Thursday, September 11, 2014

Some Nutrition for the Soil

Every year like clockwork we take soil samples. And we have a soil consultant interpret and make suggestions as to what to add to the soil to make the whole system work better. It's one of those crazy expenses that we refuse to cut back on, no matter how tight things are. It's That Important.


Both people and the soil can be lacking in certain minerals, or out of balance in some way. Just as you might take vitamins to  help with a nutritional deficiency, so also we add things to the soil. A few weeks ago, The Farmer spread some gypsum and other minerals on some hayfields. The gypsum is a dusty business, so he chose a day that was pretty quiet.

The spreader mounts on the back of the tractor and just slings the product every which way. The product in the spreader looks a bit clumpy because it was purchased a year ago, and sat in the barn for lack of time.

Tuesday, September 9, 2014

Weaning Lambs

We've been without the internet for a week or so (during which I did my best impression of a techy-type, and no one was fooled). And quite honestly, I've been unable to keep up the bloggy pace, even when we do have internet. Too busy "doing" to do much "documenting".

About 3 weeks ago we decided to separate the lambs from their mothers. They were big enough to be weaned, and if the ewes are to be bred this fall (and they are), they need a bit of a break from nursing to get back into top condition. 

We've learned over the years that it is easier to set up fence lanes when we move the sheep a long way. It's easier in the long run than chasing them when they go where we don't want them to. Notice the non-herding dog in the lower left side of the photo. We love her, but she's useless.


Things went as planned, and soon everyone was in the sheep barn. 


The sheep barn has great holding pens, and a chute that helps us handle the sheep.


The task at hand was to separate the lambs from the ewes, to deworm the lambs using medicine, and to pull out eight or ten 70-pound lambs to be sold.


Each ewe and lamb came up the chute (also used on shearing day), and the lambs were held in one of the holding pens, while the ewes went back outside to pasture.


After an entire afternoon of sweaty, satisfying work, we had the ewes out in one pasture. Then, using the same fence lanes, we herded the lambs back out to the pasture they had come from.

Most other years we have weaned much earlier. This year, our pastures are still in very good shape, allowing us to leave the lambs with the ewes longer, and allowing us to put the lambs back out to pasture after separating them. This went MUCH better than putting them in the barn (which we have done other years). The level of vocal distress (which is my least favorite thing to listen to) was much less. The lambs are healthier and happier. They continue to grow well out on pasture.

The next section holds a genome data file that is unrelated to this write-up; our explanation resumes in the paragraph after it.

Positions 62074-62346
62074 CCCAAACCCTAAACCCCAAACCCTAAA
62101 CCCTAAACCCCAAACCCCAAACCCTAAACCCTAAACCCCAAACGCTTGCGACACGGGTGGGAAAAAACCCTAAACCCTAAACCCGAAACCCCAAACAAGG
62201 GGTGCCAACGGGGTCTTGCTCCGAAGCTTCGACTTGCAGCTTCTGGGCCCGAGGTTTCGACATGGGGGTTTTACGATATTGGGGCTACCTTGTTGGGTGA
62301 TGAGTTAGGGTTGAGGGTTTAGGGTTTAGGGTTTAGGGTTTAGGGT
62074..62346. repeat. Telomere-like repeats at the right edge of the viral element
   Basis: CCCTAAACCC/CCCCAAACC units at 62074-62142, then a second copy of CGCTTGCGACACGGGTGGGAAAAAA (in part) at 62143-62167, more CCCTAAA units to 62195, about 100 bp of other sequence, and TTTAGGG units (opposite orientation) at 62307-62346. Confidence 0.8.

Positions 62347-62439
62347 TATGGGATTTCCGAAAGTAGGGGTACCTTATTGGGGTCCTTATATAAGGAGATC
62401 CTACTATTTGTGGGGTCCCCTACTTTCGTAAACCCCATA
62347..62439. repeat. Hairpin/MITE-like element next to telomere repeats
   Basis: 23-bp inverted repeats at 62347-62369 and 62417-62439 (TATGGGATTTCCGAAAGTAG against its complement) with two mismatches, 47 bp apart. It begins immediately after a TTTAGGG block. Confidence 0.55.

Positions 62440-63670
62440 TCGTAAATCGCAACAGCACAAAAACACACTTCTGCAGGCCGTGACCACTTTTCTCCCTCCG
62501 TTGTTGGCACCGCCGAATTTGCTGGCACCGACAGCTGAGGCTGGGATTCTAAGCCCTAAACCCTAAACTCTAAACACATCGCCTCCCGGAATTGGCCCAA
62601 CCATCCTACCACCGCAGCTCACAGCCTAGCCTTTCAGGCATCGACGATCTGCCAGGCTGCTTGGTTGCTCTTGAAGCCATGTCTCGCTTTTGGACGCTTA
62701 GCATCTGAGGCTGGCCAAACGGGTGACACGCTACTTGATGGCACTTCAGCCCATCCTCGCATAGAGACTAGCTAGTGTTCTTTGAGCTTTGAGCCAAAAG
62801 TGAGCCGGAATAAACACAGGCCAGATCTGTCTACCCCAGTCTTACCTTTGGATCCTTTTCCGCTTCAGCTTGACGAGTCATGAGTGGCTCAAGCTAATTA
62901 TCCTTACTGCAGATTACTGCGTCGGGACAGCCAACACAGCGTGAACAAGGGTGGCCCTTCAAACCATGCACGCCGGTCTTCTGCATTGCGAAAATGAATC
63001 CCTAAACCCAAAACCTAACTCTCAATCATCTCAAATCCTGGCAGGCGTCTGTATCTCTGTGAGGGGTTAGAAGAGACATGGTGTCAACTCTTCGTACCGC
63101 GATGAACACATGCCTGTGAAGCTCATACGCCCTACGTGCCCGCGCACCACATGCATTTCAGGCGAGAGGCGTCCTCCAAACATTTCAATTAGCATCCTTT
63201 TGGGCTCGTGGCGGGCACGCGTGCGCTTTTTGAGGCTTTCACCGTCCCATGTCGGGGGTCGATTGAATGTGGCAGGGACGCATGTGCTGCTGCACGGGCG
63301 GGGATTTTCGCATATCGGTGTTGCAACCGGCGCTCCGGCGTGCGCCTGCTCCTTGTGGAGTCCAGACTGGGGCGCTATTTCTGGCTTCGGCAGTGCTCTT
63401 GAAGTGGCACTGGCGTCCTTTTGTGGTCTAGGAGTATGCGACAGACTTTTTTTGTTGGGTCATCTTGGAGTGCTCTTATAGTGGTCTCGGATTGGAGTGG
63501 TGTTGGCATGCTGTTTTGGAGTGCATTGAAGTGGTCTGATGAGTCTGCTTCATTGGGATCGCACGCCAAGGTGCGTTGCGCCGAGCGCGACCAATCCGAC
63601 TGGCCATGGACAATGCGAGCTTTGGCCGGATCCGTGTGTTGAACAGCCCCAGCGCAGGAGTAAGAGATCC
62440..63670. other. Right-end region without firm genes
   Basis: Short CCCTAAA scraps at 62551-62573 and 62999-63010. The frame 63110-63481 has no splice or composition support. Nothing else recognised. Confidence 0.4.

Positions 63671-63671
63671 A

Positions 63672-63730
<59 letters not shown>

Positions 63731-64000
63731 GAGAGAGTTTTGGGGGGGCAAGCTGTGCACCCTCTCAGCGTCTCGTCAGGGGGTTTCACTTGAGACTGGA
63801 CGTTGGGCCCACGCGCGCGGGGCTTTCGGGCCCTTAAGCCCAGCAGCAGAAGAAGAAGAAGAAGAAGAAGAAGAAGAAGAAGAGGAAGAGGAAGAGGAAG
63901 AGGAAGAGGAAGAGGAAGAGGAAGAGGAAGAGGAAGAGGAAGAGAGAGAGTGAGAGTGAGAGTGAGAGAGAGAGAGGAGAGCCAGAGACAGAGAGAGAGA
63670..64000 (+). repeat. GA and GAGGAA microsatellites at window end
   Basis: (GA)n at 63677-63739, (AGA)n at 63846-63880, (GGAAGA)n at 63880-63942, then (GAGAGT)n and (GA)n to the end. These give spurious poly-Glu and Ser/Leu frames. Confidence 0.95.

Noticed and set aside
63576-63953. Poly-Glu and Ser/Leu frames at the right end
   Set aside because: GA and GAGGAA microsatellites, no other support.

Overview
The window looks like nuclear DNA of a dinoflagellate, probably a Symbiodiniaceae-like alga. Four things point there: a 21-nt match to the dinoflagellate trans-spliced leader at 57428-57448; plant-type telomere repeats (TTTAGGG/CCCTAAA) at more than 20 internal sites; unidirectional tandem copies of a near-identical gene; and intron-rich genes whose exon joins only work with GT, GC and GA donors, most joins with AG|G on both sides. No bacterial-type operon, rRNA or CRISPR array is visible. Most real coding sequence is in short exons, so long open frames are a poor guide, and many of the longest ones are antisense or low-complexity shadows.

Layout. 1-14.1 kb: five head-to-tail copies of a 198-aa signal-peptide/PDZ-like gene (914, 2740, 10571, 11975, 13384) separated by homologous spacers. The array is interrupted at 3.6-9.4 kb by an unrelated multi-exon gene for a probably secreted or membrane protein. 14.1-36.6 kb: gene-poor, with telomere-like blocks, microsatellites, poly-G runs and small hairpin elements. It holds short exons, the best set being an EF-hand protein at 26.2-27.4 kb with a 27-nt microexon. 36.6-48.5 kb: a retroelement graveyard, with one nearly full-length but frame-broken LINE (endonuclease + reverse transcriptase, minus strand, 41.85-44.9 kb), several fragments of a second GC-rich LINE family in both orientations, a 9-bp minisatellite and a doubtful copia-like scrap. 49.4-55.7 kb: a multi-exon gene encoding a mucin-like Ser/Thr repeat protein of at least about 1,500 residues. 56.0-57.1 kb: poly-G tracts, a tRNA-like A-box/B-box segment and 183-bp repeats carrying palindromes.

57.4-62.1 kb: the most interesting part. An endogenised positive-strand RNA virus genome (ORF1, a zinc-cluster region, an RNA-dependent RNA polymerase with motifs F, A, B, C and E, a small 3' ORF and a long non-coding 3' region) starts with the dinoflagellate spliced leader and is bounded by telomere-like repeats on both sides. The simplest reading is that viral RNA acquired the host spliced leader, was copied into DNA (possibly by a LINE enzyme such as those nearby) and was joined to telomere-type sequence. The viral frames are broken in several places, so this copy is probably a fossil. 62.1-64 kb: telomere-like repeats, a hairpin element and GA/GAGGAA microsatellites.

We'd like to do it this way every year, and plan to, if the pasture quality and quantity allows.

Wednesday, August 20, 2014

From Oats and Rye to Hay

We recently harvested our rye crop, and after our combine engine blew, we hired someone else to harvest our oats. 


Once the grain was harvested, it was time to work the fields. We hooked our trusty, dusty Massey Ferguson MF2705 to the offset disc and went to work. We waited a few days and disced the field again. Waiting a few days and then working the field allows weeds to sprout and be killed, sprout and be killed. 


After two passes with the offset disc, we used the chisel plow on the fields and waited again. Then we used the field cultivator. Our plan is to thoroughly kill any plants in these fields, and have them begin decomposing. It's very dry right now, which hinders the decomposition process. We need some rain. Eventually, after we have a very smooth field, with no weeds and no big clods, we will plant hay/pasture for next year.

Monday, August 18, 2014

Willow Whacking

The ditches are becoming clogged with willows. Every couple of years we really need to work on cutting them back. The Farmer has a saw blade that fits on the end of his weed whacker that helps with brush whacking. Perfect for the willow invasion. 

Here's a  photo of the before:


And an idea of what things look like after:


There are piles of dead willows along many of the ditch banks on the farm. Our township has a summer burning ban, so these willows will be collected for a fall brush fire after the ban is lifted.

Sunday, August 17, 2014

New Fence Posts


A friend of ours has a portable sawmill (handy!). The emerald ash borer has been hard on the ash trees in our area. These ash trees were taken out of a woodlot and made into nice new fence posts for us.

Because we are certified organic, our fenceposts cannot be treated. We will just have to replace them more often.

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